Updated: Wednesday, 30 Jan 2013, 7:31 PM EST
Published : Wednesday, 30 Jan 2013, 7:30 PM EST
NEW HAVEN, Conn. (WTNH) -- Wednesday night News 8 hosted a town hall style meeting where folks could sound off on what steps to take after the Newtown shooting.
Some of the big topics that were talked about were gun control, school safety and mental health. Keeping our kids safe at school and identifying those who may be mentally ill is on the minds of everyone.
Tonight panelists and audience members ranged from teachers, students, New Haven's Police Chief Dean Esserman, legislators, social workers, and shooting victims family members.
"Is there any way of predicting the mental state of a person who's likely to cause the kind of madness that we've seen around the nation," asked News 8's Keith Kountz.
That's a question that doctors say is way too comlex to answer because there are so many surrounding issues.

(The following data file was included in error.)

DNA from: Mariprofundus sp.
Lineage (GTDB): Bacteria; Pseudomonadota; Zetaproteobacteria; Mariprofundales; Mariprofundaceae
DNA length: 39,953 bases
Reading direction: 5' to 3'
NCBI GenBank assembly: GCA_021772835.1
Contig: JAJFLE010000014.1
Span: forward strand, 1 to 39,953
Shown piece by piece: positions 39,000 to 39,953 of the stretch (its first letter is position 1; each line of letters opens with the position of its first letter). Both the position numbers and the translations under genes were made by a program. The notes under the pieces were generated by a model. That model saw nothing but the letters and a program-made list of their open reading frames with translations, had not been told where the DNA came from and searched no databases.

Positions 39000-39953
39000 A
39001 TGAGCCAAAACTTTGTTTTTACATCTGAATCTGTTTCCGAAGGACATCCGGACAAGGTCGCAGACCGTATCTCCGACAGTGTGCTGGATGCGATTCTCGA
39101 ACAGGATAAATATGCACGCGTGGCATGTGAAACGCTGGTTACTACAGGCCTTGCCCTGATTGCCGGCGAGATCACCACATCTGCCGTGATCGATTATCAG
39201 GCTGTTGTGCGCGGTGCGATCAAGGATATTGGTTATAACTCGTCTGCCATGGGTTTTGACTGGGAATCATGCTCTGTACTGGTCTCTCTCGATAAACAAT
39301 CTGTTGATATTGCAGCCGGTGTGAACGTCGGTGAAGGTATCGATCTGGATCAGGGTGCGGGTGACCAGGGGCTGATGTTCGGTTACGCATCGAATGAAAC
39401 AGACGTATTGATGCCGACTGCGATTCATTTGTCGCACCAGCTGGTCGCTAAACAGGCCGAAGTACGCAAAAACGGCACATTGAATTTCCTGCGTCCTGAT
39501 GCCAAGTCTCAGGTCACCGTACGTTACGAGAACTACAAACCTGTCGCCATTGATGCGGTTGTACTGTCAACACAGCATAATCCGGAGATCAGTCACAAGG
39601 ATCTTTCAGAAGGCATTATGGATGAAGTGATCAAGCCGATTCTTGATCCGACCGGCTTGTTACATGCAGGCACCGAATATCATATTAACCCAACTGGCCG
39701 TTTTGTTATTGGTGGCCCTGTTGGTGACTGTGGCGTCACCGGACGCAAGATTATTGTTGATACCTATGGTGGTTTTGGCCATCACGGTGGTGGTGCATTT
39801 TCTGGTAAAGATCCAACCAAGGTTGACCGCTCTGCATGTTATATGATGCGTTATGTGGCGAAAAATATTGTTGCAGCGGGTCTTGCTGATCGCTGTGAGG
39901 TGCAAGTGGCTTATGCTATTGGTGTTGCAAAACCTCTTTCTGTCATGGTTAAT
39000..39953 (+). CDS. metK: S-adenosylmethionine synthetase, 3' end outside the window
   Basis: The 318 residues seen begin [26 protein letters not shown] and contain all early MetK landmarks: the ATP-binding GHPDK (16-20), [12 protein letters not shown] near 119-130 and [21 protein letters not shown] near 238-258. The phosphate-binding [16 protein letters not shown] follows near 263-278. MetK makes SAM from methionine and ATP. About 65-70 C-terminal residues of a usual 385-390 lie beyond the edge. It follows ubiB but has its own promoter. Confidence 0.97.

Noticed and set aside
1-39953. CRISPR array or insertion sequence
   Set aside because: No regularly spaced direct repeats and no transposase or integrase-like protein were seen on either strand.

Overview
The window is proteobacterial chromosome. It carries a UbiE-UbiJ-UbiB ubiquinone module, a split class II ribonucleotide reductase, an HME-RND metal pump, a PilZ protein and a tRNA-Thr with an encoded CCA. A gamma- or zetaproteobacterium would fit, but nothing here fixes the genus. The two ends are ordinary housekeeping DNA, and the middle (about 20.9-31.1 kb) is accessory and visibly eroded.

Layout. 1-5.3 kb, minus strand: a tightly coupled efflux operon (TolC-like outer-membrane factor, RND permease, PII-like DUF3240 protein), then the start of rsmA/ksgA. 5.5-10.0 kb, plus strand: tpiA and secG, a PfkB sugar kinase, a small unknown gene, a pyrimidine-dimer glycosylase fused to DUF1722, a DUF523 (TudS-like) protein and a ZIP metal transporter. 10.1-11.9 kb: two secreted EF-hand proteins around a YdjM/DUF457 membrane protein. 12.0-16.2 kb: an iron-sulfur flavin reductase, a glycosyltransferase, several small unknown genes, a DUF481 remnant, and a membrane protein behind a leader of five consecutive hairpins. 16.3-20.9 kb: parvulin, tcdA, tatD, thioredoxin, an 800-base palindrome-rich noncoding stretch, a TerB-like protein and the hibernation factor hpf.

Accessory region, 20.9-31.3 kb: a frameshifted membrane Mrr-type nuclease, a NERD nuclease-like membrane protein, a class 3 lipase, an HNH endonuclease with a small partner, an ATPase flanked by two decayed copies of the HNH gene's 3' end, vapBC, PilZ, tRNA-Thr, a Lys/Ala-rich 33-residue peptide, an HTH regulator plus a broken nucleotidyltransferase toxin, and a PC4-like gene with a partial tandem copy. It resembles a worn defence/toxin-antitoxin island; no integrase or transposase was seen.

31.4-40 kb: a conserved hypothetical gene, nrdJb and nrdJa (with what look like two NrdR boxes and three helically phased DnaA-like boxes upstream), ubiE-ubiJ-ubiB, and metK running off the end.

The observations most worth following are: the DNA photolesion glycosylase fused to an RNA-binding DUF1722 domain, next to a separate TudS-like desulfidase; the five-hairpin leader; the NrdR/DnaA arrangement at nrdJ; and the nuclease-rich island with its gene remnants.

"Gun violence is an illness and it needs to be cured," said Tracey Suggs.
Tracey Suggs says it sickens her that it took a shooter killing so many young children and innocent adults in a school to make gun violence and mental illness a topic we talk about now all day, everyday.
She lost her 13-year-old son who was shot and killed on his bicycle.
High School students on the panel say the police officers already in their schools made them feel safe before the tragedy at Sandy Hook and they still feel safe but they worry about the slightest possiblity of one of their classmates being mentally ill or leading down a path like the Newtown shooter.
"In our school we have a lot of services. We have a health clinic, we have school social workers, so there's plenty of people that can support our kids, the issue is trying to get those kids to the support services," said Jack Paulishan a civic's teacher at Hillhouse High School.
The panel also seemed to agree that universal background checks for guns are necessary. New Haven Police Chief Dean Esserman also spoke out saying other than people in the military, there should be a limit on the number of bullets people can shoot.
"I'm a lawyer, I'm a student of the constitution, I think many of us have different views of the second amendment but I think we all agree that when we live in a community together rights come with responsibilities," said Chief Esserman.
If you missed today's town hall meeting you can watch the entire program here .